We have established that having a hernia does not necessarily require surgical repair. However, we also know that surgery is the only way to repair a hernia. When they find out about a hernia, many patients wonder whether it needs to be repaired urgently or ever. This decision is often a personal one that needs to be made with the patient’s loved ones and their medical team.
There are certain cases where repairing a hernia is not an urgent situation – this is especially true for older patients as well as those with asymptomatic hernias. Patients with larger hernias have a lower risk of complications than those with smaller ones. However, for most patients, the decision whether to undergo a hernia repair is not quite as black-and-white.
There are several potential scenarios that a patient must consider when deciding whether they will repair the hernia surgically or not:
First is continued discomfort and possible pain. Typically, when a patient comes to our office suspecting a hernia, it is because they either feel a bulge somewhere in their abdomen or they have pain – commonly caused by abdominal contents getting stuck in the hernia. This pain and discomfort tends not to go away and patients may be mildly or severely limited in the activities they can perform as a result. Depending on the degree of discomfort, this may or may not be an important consideration to the patient
The fact that hernias are progressive also makes the decision more complicated. While losing weight and placing less the strain on the abdomen is a good way to reduce hernia-causing abdominal pressure, an existing hernia will not get better, it will only get worse. As it progresses, the surgical process for repairing it becomes more complicated and the risks increase.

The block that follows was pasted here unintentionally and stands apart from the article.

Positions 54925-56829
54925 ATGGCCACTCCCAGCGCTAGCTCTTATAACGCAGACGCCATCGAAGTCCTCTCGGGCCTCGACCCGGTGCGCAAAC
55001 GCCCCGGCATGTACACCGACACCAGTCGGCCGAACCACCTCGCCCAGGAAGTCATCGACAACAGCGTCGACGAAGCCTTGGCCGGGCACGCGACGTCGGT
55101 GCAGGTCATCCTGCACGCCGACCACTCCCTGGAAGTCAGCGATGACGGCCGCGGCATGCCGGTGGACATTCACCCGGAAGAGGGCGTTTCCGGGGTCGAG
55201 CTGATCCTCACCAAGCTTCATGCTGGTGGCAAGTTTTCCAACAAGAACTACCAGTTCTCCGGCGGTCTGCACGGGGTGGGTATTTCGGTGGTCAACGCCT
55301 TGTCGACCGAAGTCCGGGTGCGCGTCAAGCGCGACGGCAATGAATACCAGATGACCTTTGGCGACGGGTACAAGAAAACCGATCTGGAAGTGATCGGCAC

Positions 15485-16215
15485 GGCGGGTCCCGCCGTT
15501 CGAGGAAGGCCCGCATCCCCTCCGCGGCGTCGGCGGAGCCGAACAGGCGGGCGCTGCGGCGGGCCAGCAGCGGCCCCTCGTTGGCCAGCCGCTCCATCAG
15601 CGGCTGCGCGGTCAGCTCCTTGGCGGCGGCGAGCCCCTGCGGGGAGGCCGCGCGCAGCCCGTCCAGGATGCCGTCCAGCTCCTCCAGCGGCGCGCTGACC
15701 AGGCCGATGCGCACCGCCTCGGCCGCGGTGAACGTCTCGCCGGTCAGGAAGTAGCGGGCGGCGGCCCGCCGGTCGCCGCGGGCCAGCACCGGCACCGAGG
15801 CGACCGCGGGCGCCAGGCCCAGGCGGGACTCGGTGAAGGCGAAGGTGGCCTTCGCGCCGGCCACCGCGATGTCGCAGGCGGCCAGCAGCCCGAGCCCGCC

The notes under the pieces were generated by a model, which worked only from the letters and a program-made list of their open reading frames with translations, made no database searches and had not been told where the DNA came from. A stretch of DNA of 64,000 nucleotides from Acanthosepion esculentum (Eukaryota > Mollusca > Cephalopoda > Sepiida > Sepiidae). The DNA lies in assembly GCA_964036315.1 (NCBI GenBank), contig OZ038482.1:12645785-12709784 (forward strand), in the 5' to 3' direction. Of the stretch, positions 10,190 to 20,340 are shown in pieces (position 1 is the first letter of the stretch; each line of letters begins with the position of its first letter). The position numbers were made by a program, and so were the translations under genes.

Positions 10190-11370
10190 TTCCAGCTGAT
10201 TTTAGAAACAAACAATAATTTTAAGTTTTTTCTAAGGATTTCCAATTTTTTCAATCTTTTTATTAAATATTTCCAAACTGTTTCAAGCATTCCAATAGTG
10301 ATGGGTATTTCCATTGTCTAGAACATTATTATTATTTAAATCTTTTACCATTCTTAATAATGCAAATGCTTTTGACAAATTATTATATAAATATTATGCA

A small number of patients will suffer from what is known as incarceration or strangulation of the hernia. This is where the abdominal contents become stuck in the hernia. Incarceration is somewhat less emergent then strangulation as the latter means that blood flow is cut off to the tissue stuck in the hernia – usually intestinal tissue. Both require immediate medical care and swift surgery to avoid potential complications including the necrosis or death of strangulated tissue. Waiting in a situation such as this can lead to serious surgical complications and even death.
Younger patients in good health and with smaller hernias are often recommended for surgery as their surgical risk is typically very low and their outcomes are often very good. Older patients who present with larger hernias and have her lower risk of strangulation, may be able to choose their preferred course of action with fewer potential consequences.
One common hernia – a femoral hernia – that affects women more often than men, almost always requires prompt surgical care as femoral hernias have a very good chance of strangulating and can cause serious consequences if not treated quickly.
The best way to learn about your hernia repair options is to visit a hernia specialist like Dr. Lublin. After diagnosing the hernia and understanding its characteristics, you and your surgeon can decide whether a repair is right for you, now or in the future. It is important that all patients understand the risks of surgery versus the risks of doing nothing about their hernia.